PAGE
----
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For Healthy Kids, Make Food Art!

It’s one of the most challenging aspects of life that knows no social, ethnic or economic boundaries: getting kids to eat – oh, dare we say it – HEALTHY.

A Red Rabbit cooking lab student enjoys some sushi she made herselfA RED RABBIT COOKING LAB STUDENT ENJOYS SOME SUSHI SHE MADE HERSELF!

Aside from the few food superheroes who try any food put in front of them, many kids generally go through a phase when they avoid anything and everything that looks green or orange or has leaves, or isn’t some dreamy concoction of cheesy pasta or finger foods. Faced with omnipresent fast food and junk food marketing, and the accessibility of processed food options, what are parents, caregivers and educators to do?

For starters, make it fun! Putting an exciting spin on healthy meal prep and wholesome snacks is sure to pique a picky eater’s interest, and what better way to do so than employing our creative faculties? Here are some ways to use art to get kids to eat healthy:

Be a food engineer! Create a glorious veggie-and-fruit pyramid, a skyscraper, a house, or whatever the kiddos choose to build. Use toothpicks for structure and/or sturdier produce, such as carrots, jicama sticks or celery as your foundation, with grapes, melon or mangoes to dress it up. Then, have a blast bulldozing the whole thing down by devouring it. Demolition at its healthiest!

Eat the rainbow. At the grocery store, have kids pick out fruits and veggies that can be arranged to make a rainbow. For older kids who need a bit more of a challenge, try the color wheel! It’s a great way to encourage nutritious snacking and cultivate a deeper appreciation for art at the same time.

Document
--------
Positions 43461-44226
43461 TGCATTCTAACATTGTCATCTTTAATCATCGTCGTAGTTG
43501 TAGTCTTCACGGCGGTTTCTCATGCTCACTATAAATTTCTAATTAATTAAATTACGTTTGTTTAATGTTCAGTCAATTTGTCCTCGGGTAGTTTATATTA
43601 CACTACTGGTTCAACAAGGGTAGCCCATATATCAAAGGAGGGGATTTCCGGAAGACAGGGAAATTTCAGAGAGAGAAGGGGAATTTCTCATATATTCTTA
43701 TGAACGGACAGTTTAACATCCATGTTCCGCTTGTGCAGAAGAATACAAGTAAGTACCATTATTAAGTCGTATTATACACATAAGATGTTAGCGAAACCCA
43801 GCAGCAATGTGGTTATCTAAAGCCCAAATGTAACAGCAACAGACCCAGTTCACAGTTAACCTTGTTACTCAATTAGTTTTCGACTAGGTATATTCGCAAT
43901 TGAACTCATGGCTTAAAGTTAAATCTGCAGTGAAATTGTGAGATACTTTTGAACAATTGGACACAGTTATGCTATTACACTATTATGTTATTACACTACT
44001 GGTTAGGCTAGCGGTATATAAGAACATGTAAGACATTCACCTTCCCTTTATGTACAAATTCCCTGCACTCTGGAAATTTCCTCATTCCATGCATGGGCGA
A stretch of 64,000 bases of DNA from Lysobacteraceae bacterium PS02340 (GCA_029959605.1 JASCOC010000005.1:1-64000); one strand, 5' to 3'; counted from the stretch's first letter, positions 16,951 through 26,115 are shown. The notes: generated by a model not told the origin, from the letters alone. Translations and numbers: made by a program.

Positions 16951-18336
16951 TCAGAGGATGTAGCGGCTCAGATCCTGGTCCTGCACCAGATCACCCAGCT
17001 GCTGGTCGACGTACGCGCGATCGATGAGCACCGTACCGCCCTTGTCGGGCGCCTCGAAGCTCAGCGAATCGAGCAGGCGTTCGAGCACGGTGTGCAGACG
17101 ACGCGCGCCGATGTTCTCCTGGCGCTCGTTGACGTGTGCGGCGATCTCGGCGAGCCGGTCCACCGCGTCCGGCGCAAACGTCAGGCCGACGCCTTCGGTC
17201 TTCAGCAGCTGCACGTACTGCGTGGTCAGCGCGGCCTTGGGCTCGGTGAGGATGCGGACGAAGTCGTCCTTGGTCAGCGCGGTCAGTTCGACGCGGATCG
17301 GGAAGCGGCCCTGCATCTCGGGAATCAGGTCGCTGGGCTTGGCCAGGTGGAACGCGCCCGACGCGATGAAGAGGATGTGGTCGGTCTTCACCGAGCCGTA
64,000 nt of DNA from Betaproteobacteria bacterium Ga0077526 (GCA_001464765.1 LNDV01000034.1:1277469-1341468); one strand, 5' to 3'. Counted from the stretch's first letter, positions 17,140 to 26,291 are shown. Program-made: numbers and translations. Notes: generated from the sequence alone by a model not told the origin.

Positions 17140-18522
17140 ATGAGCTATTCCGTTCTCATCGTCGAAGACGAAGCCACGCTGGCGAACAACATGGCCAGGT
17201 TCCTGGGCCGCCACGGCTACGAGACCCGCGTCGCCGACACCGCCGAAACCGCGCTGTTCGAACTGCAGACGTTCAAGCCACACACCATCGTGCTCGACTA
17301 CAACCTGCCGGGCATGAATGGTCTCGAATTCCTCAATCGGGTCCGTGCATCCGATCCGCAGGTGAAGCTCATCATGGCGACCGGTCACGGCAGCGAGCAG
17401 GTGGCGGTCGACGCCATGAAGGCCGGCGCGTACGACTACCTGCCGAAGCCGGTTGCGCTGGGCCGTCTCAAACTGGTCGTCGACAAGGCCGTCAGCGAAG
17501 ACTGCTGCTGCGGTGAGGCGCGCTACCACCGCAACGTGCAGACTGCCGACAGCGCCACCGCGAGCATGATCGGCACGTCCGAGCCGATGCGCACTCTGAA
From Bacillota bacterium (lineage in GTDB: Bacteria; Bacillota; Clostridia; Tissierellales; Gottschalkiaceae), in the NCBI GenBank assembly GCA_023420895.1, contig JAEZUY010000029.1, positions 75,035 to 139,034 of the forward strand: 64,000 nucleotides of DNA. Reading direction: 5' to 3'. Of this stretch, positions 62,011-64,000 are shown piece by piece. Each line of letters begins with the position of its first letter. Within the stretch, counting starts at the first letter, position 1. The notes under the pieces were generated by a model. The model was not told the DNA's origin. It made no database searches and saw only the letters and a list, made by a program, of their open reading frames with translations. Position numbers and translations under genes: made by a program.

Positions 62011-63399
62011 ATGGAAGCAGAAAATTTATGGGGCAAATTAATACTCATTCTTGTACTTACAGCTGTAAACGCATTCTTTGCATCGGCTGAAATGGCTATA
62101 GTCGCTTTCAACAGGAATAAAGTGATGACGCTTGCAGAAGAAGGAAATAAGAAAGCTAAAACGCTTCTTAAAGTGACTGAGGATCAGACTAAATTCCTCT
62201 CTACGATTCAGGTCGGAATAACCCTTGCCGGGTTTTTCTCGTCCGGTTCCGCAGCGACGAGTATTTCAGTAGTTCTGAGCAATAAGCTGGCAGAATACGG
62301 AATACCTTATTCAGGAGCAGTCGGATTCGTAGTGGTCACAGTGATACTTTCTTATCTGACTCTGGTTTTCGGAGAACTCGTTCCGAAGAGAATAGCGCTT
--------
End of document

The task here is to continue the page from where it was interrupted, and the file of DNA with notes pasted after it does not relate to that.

Create a mosaic. Take a piece of whole-grain flatbread or a rice cake, spread hummus or peanut butter on top, and add a variety of crackers, cut veggies, edamame or your choice of beans or nuts to make a design that even the most skilled artisan would appreciate.

A cucumber caterpillarA CUCUMBER CATERPILLAR!

Animal Shapes. A gold standard for exasperated parents everywhere, cutting food into animal shapes is the time-tested way to a stubborn stomach. If we adults haven’t cut a sandwich into a bunny or kitty, it was likely done for us at one time or another (my childhood preference was the bunny). Still, sandwiches aren’t the only ones who make stand-ins for cute creatures. Tofu is perfect for this kind of artwork – just drain, shape, season and bake!

Sunrays. Make a “sun” using an array of veggies surrounding their favorite dip in the center. They only get to eat the dip by taking at least one of each veggie “ray.” For dessert, try using fruit and a sweet sauce center.

A beautiful bento box lunchA BEAUTIFUL BENTO BOX LUNCH! PHOTO FROM HTTP://BIT.LY/1KOCFA1

Design an artful lunchbox. The latest cool trend from Japan comes in the form of the bento box.Bento boxes are efficient and intended to present food in a way that’s attractive for kids and adults alike. A lunch in a bento box keeps food neatly separated (often a must for toddlers), and there is no shortage of possibilities for how to make an artful, healthy meal that’s also fun to eat!

Food-Jeweler

Become a food jeweler. Remember those candy necklaces from yesteryear? Well, who says we can’t make them from veggies or fruit? With some floss and a pin, gently thread grapes, melon, cantaloupe and vegan cheese cubes to make deliciously healthy edible bracelets and necklaces (again, smocks may come in handy for this activity!).

With these suggestions, you’re sure to make snack-time an adventurous foray into art and healthy eating. Be messy, make mistakes and have fun!

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